Goro explains that he was tired of playing cat and mouse with Locksmith and his goons on the Moon, so now he’s here to hide in Earth orbit. Debris Section seems happy to have him there, with the exception of Hachi who can’t understand why Goro would turn down a position on the Von Braun. Hachi goes into a speech about how, if it can be tapped, Jupiter’s deuterium and helium could be a near-limitless source of energy for all of humanity. Goro remains extremely unimpressed, and says that he’s ready to go back down to Earth. Later, Goro places a call to Mrs. Hoshino on Earth, telling her that he’s going to take a job at an astronaut training center on Earth. She notes, with surprise, that he actually sounds like he’s serious this time. He promises to follow through this time, and apologizes for being away all the time. She tells him she’ll be waiting, but she won’t be holding her breath. Hachi, waiting near by, berates Goro for choosing a woman over space after all these years, before launching into another ‘Jupiter is important to humanity’ rant. Goro chuckles and asks him if he knows the quote, “Earth is the cradle of humanity, but one cannot live in a cradle forever.” Hachi identifies it as a quote from Tsiolkovsky–the father of space flight. Goro tells him that it was Tsiolkovsky’s great lie. Tsiolkovsky dreamed of space flight and used that quote to convince humanity that his personal dream was their own personal goal. Goro explains that he came to space because he wanted to and he’s leaving because he’s tired of it. Space is never going to be developed by guys who are afraid to put their own dreams first. Hachi takes this in as they notice a commotion brewing. Something seems to have happened on the dark side of the Moon, causing Control Section to suddenly bustle with activity and cancel all outgoing flights. Locksmith confirms something over the phone and then tells his lackeys that Goro will have to wait, he needs to call a press conference right away. It seems that the number two tandem mirror engine was being put through some tests when it melted down–wiping out the entire lab and all the people in it. Locksmith will hold a press conference to explain his actions and take full responsibility for the accident. Locksmith’s flunkies seem to think that Locksmith will be fired, but Locksmith brushes off their concerns saying that they wouldn’t replace him even if he blew up two or three labs. He smiles, and tells them that this is because he is a genius who can’t love anything but spaceships. Hachi, Tanabe, Fee, Yuri and Goro gather in Debris Section to watch Locksmith’s press conference. Goro postulates that Technora might be in trouble, as it is a major backer of the Jupiter Project and Fee notes that the Moon’s orbit will probably be crawling with debris now. On the monitor, Locksmith explains that they are currently trying to verify the status of the 324 employees who worked at the lab. The press goes crazy asking all sorts of questions regarding design flaws and personal culpability and someone asks Locksmith how he will take responsibility for the estimated two trillion dollars in damage. Without showing a shred of emotion, Locksmith responds that he’s satisfied with the data that they obtained from the engine before it exploded and informs the press that the next one won’t fail. Shocked by his incredible lack of regard for human life, the members of the press fall silent as Locksmith walks off stage. Reaction in Debris Section is mixed, as Goro is mightily impressed by Locksmith while Tanabe thinks Locksmith is a monster. Hachi merely looks thoughtful. Later, Goro calls Mrs. Hoshino and tells her that he’s not coming home after all. She reacts predictably and hangs up on him. Hachi asks him if he’s really going to join the Von Braun‘s crew, and Goro says that Locksmith interests him. Even disregarding his lack of humanity, Locksmith didn’t even try to hide how self-centered he is. As Goro puts it, “A heartless bastard like that is gonna to do some fine work.” Time passes, and Tanabe once again finds Hachi running on his treadmill. Tanabe notes that Goro has already left and Hachi didn’t even see him off. Hachi stops running and recalls that the ship that will go to Jupiter is named the Von Braun–Locksmith himself named it that. Wernher von Braun was a scientist who developed the V-2 rocket for the Nazis during World War II. When they finished the rocket which would later rain down on London, one of von Braun’s colleagues famously said, “Today marks the birth of the spaceship.” And twenty years later, von Braun sent the first men to the Moon on his Saturn V rocket. Tanabe asks him what his point is and Hachi says that he thinks that he might be the same kind of man von Braun was, and returns to his running.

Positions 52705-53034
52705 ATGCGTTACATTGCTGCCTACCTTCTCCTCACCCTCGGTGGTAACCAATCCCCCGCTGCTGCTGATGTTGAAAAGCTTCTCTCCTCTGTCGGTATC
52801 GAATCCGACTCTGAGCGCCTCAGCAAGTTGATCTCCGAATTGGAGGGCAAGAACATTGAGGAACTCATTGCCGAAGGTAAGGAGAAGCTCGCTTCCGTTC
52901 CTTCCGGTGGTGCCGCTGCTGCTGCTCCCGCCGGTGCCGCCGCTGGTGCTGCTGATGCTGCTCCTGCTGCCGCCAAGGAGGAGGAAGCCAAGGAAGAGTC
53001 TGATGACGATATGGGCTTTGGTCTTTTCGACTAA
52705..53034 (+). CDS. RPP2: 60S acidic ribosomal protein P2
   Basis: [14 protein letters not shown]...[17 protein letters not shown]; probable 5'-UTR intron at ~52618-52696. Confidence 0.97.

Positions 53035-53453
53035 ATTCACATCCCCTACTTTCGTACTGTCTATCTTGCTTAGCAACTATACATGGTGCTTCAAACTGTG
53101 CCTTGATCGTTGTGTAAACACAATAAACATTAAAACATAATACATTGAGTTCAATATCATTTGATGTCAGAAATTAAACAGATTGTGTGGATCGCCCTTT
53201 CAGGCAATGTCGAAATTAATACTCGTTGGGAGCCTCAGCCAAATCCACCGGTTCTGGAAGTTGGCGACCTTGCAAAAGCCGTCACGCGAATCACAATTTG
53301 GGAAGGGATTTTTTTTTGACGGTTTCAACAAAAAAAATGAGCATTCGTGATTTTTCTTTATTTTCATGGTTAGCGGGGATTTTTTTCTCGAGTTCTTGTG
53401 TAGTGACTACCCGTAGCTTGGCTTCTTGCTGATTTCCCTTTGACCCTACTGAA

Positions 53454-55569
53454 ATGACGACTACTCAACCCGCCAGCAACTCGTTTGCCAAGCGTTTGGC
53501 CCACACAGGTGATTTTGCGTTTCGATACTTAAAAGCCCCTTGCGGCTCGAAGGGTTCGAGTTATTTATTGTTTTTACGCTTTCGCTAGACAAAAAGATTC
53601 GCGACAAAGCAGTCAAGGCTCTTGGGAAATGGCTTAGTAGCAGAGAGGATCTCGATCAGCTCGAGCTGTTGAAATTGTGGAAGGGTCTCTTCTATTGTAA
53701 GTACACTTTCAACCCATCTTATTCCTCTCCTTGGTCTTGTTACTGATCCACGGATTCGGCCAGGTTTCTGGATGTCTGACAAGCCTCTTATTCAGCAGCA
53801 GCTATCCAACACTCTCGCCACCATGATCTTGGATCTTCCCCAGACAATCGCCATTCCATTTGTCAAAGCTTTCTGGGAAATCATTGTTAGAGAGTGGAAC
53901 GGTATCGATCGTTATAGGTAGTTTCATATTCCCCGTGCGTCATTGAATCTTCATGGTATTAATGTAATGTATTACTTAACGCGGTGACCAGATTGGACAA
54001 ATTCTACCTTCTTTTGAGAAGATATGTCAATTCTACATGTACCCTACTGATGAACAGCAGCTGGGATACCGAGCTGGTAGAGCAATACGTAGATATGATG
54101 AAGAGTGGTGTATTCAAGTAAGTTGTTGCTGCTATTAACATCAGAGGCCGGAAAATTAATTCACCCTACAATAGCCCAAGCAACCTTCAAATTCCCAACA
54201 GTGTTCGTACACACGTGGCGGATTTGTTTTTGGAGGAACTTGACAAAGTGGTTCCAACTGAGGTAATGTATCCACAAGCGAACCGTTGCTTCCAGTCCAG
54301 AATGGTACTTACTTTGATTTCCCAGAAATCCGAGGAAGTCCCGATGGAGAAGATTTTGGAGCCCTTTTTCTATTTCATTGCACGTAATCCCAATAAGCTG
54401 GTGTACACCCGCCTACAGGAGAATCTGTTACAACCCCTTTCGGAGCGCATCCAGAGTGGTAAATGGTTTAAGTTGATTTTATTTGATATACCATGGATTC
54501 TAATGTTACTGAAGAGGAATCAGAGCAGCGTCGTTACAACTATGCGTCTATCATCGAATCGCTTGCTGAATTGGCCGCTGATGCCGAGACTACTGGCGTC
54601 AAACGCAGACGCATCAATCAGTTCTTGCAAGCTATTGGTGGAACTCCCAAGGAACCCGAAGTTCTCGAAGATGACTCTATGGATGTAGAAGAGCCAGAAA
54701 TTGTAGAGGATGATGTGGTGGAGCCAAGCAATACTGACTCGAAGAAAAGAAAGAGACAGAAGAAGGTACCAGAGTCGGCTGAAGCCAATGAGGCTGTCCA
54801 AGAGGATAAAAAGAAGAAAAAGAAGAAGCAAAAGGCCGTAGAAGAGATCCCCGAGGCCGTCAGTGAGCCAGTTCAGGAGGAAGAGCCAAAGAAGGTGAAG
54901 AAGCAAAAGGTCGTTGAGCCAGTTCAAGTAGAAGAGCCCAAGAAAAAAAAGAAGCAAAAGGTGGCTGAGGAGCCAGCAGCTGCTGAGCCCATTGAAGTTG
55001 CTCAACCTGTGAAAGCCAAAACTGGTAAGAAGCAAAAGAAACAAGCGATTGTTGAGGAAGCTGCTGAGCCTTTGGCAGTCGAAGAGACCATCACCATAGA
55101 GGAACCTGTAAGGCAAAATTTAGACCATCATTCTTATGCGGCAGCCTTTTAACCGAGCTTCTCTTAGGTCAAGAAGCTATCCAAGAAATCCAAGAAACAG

To accomplish something really amazing and ground breaking, is it really necessary to throw off your humanity and become utterly self-obsessed? The real Wernher von Braun is considered the father of the U.S. space program and some say that, if not for him, we would still be trying to land a man on the Moon. However, von Braun originally worked in Germany and when the Nazi party took over and banned civilian rocket-research, von Braun joined the Nazi party and even became a member of the SS in order to continue his research as a military project. During World War II, it is well documented that von Braun used concentration camp slave labor to help build the V2. In fact, more people died working on the V2 than people that were attacked with the V2. Yet, after surrendering to the Americans, he went on to help design the Saturn V and became an integral part of NASA. Werner Locksmith, who is based on von Braun, certainly doesn’t seem to mind that hundreds of people died because he wanted to push the limits of his engine. Is Hachi now headed in that direction? How far would you go for your dreams?

Overall Rating
Planetes Info

Goro Taniguchi

Ichiro Okouchi
Makoto Yukimura (manga)

Mechanical Designer(s):
Seiichi Nakatani
Takeshi Takakura

Character Designer:
Yuriko Chiba

Musical Composer:
Kotaro Nakagawa

26 episodes

Japan 10.04.2003 – 04.17.2004
U.S. 08.06.2008 – 11.12.2008